Leaving a 3D printer unattended is not very smart, especially a homemade one. If you’re lucky, you’ll only mess up a print and waste some plastic. If you’re less lucky, you can cause some damage to the printer or worse, burn down your house!
This is where OctoPrint comes in. OctoPrint is a free 3D printer web interface. It includes a password protected interface with live video stream, time-lapse capturing, G-Code viewer, Terminal interface, Temperature graphs, motor and temperature control buttons, and more.
This means you can SEE what is going on in real-time and stop the printing or send some code to the printer if necessary. This is a huge convenience, I no longer have to go and check that everything is OK, I can do it from my phone.
Moreover, I can slice on any computer and send the G-Code from anywhere in the world. If I don’t have a computer with slicing software, I can even link OctoPrint to a local installation of CURA and slice remotely! now that’s amazing.
I work with two computers, a desktop and a laptop. Although OctoPrint gives me the freedom to send and monitor prints from any computer, I didn’t like the idea that my printer has to be permanently connected to one of them. I wanted the printer to be independent, autonomous. I didn’t want to have to leave my computer on or not be able to reset it is something else needed it.
A dedicated computer is a massive overkill, It takes up a lot of space and it costs too much for what it does, I was looking for a more mobile solution so that I could move the printer and still have all features available. I wanted the printer to be an all-in-one solution.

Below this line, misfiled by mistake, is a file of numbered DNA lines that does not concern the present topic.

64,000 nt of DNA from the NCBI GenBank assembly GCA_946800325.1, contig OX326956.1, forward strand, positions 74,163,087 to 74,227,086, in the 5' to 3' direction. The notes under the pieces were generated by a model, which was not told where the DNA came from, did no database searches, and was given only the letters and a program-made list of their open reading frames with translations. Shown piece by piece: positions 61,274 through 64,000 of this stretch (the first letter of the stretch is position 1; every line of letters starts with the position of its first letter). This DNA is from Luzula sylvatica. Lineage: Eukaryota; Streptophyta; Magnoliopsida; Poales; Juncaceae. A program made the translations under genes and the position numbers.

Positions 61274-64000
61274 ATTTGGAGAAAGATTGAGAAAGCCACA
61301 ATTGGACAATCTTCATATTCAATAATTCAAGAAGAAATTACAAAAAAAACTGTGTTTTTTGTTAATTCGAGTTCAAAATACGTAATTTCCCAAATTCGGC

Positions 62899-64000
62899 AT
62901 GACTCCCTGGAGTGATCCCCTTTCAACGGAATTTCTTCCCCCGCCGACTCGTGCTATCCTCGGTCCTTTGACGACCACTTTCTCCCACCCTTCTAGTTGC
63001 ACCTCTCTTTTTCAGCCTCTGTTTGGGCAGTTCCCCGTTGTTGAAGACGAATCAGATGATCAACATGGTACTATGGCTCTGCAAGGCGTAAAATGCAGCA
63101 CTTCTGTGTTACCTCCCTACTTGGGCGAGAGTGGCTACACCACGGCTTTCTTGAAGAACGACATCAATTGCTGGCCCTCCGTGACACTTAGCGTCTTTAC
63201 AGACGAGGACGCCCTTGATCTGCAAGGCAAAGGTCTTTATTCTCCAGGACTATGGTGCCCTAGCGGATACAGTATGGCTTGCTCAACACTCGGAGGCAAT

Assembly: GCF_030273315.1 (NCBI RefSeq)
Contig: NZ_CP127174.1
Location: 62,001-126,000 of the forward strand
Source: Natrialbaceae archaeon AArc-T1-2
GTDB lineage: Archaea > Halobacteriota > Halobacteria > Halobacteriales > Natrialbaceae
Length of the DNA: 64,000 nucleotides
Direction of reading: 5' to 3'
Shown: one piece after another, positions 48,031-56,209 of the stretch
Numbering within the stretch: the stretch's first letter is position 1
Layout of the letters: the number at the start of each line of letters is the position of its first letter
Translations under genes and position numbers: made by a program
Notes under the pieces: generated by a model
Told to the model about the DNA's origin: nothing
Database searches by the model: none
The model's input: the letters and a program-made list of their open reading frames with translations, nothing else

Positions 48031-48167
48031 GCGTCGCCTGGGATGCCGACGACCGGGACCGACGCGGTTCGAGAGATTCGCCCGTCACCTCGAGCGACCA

After a short search I found OctoPi, A Raspberry Pi image with OctoPrint and everything built-in, maintained by Guy Sheffer. This means I can mount a RPi on the printer and have the interface and all of its features and settings no matter where the printer is set or on which computer I’m currently working.
OctoPi also provides a GUI for a touch screen to be mounted on the printer, I have no need for this right now, but maybe I’ll add one in the future.
If you’ll notice, the USB cable is made of two cables, there are two reasons for this. One, the Arduino’s USB port is facing downwards and a straight jack would be pressed against the desk and apply force on the Arduino – not good. I used some scrap L shaped USB-B cable I had from an old scanner to prevent this. And two, the RPi and the Arduino are powered via two different power sources and both regulate the voltage seperately. This means that their operating voltages aren’t 100% identical. If I connect the RPi to the Arduino via regular USB cable, the RPi would supply its regulated 5V to the Arduino, making the Arduino receive power from two different sources – also not good. For this reason I cut the 5V line of the USB cable, thus connecting the + and – data lines and sharing ground (important!) without supplying power.
I didn’t cut the cable to length because I’m not completely sure this is the final position of all components. there are more to be mounted.
Working with a RPi meant i can use the GPIOs to make the printer smarter and add features I need (see the relay in the picture? more on that in a future post)
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